AMY KIRK: Ranching hazardous to your clothesOne of the biggest hazards of dealing with livestock every day is the risk of someone getting their clothes damaged.
By: Amy Kirk, The Daily Republic
One of the biggest hazards of dealing with livestock every day is the risk of someone getting their clothes damaged.
Ranches are full of clothing hazards, one of which occurs when operating recently greased equipment. Even lightly brushing against grease-exposed parts can achieve clothes damage. These menacing stains are especially difficult to remove on my husband’s clothes because pre-existing grease stains make it hard to determine old stains from the new ones that could be pre-treated prior to washing, if I were the type to remember to do that.
Another clothing hazard is welding or being exposed to exhaust systems and other mechanical parts that burn and melt things like the synthetic material of my husband’s pricey Carhartt Extreme Arctic coat and coveralls.
The most common ranch hazard to clothing though, is the type of enclosing structure used to contain livestock called barbwire fencing. Barbwire is more commonly known for initiating perfectly good, intact clothing into ranch workwear with holes, tears or patches.
At our house, barbwire is the No. 1 reason clothes get cursed, patched, turned into grease rags or used for dog house bedding. Oftentimes, when I am wearing clothes victimized by barbwire in public, strangers and sometime friends will mistake me for a peasant.
Clothing isn’t even safe from a measly barbwire prick. A poke from a fence barb in the knee vicinity might not rip a hole in a pair of jeans but eventually threads will begin to unravel and widen the hole until it’s big enough to get snagged again or tear with pressure or body movement.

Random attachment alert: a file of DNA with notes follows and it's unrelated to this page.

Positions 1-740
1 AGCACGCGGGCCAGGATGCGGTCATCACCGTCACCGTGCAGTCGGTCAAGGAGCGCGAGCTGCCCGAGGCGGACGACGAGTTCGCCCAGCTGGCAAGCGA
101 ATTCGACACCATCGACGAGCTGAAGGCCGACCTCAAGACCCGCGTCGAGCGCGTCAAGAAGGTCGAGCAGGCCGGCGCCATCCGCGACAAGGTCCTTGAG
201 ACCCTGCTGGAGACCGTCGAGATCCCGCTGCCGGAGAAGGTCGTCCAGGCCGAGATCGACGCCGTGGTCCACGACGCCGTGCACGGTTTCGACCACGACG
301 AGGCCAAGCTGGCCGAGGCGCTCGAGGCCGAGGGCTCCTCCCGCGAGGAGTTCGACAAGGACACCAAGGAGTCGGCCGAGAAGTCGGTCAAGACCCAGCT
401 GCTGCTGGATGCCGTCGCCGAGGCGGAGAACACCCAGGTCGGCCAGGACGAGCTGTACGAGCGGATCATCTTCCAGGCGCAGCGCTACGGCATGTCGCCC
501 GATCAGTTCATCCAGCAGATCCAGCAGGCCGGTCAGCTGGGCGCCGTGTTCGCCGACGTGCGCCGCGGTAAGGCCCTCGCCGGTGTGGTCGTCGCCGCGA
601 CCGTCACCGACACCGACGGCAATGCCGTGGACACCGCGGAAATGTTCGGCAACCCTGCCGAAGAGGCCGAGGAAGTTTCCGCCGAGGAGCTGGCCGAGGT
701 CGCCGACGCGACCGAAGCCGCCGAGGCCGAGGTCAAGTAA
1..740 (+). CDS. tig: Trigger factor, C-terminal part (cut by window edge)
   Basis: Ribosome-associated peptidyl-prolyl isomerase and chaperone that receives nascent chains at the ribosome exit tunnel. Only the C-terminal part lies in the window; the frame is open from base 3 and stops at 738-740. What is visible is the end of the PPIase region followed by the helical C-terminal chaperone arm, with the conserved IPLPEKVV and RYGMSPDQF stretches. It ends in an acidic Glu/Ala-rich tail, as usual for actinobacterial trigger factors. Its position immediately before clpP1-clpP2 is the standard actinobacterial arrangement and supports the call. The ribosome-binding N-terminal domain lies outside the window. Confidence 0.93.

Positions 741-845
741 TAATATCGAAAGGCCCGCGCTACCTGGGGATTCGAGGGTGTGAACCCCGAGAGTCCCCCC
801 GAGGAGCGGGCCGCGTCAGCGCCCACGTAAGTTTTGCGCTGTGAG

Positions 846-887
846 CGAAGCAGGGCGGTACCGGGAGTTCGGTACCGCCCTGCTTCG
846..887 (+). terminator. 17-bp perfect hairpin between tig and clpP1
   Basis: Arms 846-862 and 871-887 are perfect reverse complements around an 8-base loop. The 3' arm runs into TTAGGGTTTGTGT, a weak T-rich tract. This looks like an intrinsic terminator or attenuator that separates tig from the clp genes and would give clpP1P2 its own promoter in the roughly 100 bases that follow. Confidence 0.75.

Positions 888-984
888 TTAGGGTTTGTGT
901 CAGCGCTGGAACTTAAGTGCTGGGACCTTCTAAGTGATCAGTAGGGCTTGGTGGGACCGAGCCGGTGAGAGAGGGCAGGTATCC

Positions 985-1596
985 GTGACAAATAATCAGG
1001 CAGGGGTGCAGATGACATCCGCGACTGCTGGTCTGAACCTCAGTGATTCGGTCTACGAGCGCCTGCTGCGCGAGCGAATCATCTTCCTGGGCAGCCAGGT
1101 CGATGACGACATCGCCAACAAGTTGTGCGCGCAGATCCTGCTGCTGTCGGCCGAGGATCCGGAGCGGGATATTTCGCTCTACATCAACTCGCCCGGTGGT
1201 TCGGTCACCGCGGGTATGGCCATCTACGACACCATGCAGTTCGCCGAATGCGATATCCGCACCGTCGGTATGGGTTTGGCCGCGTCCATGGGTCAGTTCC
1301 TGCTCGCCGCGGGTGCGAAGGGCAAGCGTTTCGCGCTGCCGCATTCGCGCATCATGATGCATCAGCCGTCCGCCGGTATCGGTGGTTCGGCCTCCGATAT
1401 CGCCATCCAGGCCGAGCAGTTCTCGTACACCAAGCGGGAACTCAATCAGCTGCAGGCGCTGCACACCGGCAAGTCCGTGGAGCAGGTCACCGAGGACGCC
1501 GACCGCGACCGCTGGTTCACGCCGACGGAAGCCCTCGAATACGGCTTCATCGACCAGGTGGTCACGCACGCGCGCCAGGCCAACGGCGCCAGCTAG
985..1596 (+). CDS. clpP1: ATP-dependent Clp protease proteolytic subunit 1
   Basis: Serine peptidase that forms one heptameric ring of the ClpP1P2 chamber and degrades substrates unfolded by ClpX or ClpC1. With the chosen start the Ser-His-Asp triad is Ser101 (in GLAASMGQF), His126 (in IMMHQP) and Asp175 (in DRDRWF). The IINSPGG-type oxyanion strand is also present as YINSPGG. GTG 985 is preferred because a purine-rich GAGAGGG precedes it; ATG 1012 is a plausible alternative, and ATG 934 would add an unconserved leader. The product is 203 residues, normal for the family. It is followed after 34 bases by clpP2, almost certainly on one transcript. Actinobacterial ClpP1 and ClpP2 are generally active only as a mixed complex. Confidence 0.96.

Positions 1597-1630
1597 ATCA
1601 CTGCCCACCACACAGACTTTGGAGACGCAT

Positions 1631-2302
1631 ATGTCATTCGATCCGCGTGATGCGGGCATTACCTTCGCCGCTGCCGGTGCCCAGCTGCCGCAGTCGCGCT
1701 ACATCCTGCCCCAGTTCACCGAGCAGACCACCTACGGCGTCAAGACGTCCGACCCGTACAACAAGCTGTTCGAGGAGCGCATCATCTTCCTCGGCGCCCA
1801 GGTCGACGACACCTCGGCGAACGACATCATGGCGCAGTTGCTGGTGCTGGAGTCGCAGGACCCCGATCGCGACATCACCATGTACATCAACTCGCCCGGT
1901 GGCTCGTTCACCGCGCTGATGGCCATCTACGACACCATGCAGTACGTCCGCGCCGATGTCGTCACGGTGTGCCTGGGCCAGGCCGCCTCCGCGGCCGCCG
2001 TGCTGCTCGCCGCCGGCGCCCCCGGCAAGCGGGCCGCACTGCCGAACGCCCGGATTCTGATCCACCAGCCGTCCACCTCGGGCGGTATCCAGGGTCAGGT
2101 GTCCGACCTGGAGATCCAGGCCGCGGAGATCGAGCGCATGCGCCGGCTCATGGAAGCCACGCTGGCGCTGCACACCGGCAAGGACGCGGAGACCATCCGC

I do, however, seem to fit in well with the younger crowd and my daughter accepts me for not wearing “mom pants” but rather jeans with a few well-placed frayed rips. Stores sell new denim jeans that look like they’d been cranked through a cotton gin, but I can easily achieve the same look with less effort by carelessly crossing barbwire fences and opening gates a few times. Top fence wires usually don’t create much margin for short-legged people to swing a leg over a fence either. The other option is to squat down and crawl through the middle fence wires, which is not only unattractive to watch me do, but something I am rarely successful at achieving alone without one item of clothing getting hung up on the fence.
My biggest ranch-related fear has always been worrying about accidentally mutilating a brand new pair of unharmed denim jeans, a nice-looking top or my jacket while helping do a daily chore that involves an encounter with barbwire. I reluctantly have to do this sometimes when my family and I are on our way to church or headed someplace where we’re going to be gone all day.
The good thing is that the barbwire snagged look is gaining in popularity. Brand new peasant wear is really in right now. I’ve seen new jeans that look just like my barbwire ripped pants in the girls’ and women’s sections at clothing stores. Yet I still get discouraged in maintaining decent looking denim slacks. Ninety-seven percent of my pants get barbwire damaged. I get too lazy to change sometimes and continually take chances wearing my good jeans to do what’s supposed to be simple ranch work. The remaining 3 percent of my jeans get damaged by manure stains that escape pre-treating before washing.
Amy Kirk and her husband raise their two kids on a fourth-generation cow/calf operation near Pringle. She blogs at ranchwifeslant.areavoices.com.